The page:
The Weird Sisters themselves serve to represent the darkness and evil in Macbeth, Lady Macbeth, and in the larger context of the play itself. As the characters first shown in Macbeth and the subsequent prophesies they reveal to Macbeth, the Three Witches are probably the catalysts for all the bloodshed and craziness that occurs throughout the rest of the story, although that has been debated for years, (Fallon 2002: 163–164). The Witches are described by Shakespeare to be quite androgynous, and not definitively male or female, and not clearly human or a form supernatural creature– which only adds to their mystery and function. On the stage, the Witches are normally played by women but are represented differently and with much creative liberty, depending on the era, location, director, and version of the performance. The Witches appear to have inspired very different reactions and emotions in the history of theatre and drama, from voodoo prophetesses, upper–class royalty, to choruses of singers, (Dickinson 2005: 195–196). Yet, in the original version of Shakespeare’s Macbeth, The Bard describes his Weird Sisters (via Banquo) as, “So withered and so wild in their attire, That look not like th’ inhabitants o’ th’ Earth,” and “You should be women, And yet your beards forbid me to interpret that you are so,” (Shakespeare, I, i, 40–41, 46–48).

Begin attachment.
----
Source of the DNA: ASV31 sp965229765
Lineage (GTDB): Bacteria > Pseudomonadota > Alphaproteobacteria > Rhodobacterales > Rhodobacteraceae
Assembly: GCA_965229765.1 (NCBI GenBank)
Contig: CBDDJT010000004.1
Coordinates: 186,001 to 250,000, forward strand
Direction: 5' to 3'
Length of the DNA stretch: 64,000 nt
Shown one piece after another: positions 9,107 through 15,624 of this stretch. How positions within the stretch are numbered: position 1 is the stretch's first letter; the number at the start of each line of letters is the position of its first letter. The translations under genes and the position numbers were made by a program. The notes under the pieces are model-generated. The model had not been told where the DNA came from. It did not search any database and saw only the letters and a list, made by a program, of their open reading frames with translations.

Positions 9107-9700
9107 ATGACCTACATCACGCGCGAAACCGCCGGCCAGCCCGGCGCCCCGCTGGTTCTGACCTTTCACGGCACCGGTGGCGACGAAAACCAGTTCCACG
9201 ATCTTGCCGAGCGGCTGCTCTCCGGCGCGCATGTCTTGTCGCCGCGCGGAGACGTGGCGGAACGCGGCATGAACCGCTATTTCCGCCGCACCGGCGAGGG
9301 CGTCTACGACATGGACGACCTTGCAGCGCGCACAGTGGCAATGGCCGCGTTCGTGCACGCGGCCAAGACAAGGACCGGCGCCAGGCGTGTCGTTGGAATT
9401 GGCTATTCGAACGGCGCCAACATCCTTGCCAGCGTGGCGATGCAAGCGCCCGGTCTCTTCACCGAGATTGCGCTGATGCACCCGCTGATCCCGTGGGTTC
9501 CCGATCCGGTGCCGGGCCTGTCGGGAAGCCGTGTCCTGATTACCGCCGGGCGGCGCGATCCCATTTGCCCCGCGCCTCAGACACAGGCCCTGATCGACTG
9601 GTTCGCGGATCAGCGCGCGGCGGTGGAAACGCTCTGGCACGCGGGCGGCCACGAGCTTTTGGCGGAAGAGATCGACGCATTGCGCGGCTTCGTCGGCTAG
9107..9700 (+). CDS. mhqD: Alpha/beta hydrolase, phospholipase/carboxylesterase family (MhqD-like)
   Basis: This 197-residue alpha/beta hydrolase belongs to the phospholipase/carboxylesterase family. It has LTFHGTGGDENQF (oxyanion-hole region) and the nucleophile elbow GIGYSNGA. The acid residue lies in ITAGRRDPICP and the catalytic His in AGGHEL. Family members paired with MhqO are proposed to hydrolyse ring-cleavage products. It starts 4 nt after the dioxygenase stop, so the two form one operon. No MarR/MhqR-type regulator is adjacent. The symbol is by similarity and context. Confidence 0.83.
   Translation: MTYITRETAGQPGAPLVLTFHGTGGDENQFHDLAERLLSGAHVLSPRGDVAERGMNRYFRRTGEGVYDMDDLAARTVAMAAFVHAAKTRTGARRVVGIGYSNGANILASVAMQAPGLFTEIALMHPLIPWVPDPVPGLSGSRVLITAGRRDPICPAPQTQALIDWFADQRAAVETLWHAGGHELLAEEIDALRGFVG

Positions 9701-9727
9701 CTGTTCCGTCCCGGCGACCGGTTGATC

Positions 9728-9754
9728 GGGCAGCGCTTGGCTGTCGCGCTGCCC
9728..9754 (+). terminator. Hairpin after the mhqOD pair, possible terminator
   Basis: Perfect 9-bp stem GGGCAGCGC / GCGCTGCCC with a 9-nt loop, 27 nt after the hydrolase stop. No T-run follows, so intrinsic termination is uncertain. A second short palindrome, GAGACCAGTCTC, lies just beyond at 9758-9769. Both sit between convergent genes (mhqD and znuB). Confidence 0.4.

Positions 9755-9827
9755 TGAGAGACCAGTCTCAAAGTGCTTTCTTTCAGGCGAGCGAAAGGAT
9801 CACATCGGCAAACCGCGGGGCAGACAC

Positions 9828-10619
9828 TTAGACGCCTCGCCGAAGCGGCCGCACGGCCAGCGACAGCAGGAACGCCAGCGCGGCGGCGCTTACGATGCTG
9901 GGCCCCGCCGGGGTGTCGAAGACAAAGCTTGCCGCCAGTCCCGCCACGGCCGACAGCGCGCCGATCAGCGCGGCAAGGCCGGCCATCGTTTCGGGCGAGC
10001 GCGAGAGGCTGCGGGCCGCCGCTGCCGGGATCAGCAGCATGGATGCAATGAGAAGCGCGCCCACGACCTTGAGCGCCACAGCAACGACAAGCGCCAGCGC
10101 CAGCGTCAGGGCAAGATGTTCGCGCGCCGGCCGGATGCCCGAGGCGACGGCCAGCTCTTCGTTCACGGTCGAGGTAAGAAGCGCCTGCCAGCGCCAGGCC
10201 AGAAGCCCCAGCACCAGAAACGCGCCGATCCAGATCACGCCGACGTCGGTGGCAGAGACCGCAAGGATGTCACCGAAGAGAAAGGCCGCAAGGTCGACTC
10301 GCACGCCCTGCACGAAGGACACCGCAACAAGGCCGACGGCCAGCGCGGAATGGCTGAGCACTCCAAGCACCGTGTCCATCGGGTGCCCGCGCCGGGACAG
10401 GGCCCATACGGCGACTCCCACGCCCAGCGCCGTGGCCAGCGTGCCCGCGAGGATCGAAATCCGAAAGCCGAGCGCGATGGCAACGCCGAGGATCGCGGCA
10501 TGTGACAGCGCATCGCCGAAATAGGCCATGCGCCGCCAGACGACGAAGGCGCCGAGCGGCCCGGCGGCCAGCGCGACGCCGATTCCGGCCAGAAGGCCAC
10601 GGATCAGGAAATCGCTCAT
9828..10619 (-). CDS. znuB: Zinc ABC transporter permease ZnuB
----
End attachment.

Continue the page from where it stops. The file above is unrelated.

While the Three Witches may not be definitively women, it is probable that the leading woman of the play, Lady Macbeth, could be in league with the Witches, and be a dark witch herself. Lady Macbeth is clearly insane, but she also acts much like a woman practicing witchcraft—calling evil spirits to her and influencing Macbeth to kill, much like the Three Witches do, (Shakespeare, I, v, 28–33). Witches and sorceresses in the fifteenth–century England were thought to be in covenant with the devil/Satan himself, and lived on the cusp between the material and spiritual–mystical worlds; they were nearly always / stereotypically women. Lady Macbeth develops the qualities associated with the cunning, evil Weird Sisters as the play progresses– no regard for integrity, devious, wicked, and signs of mystical powers.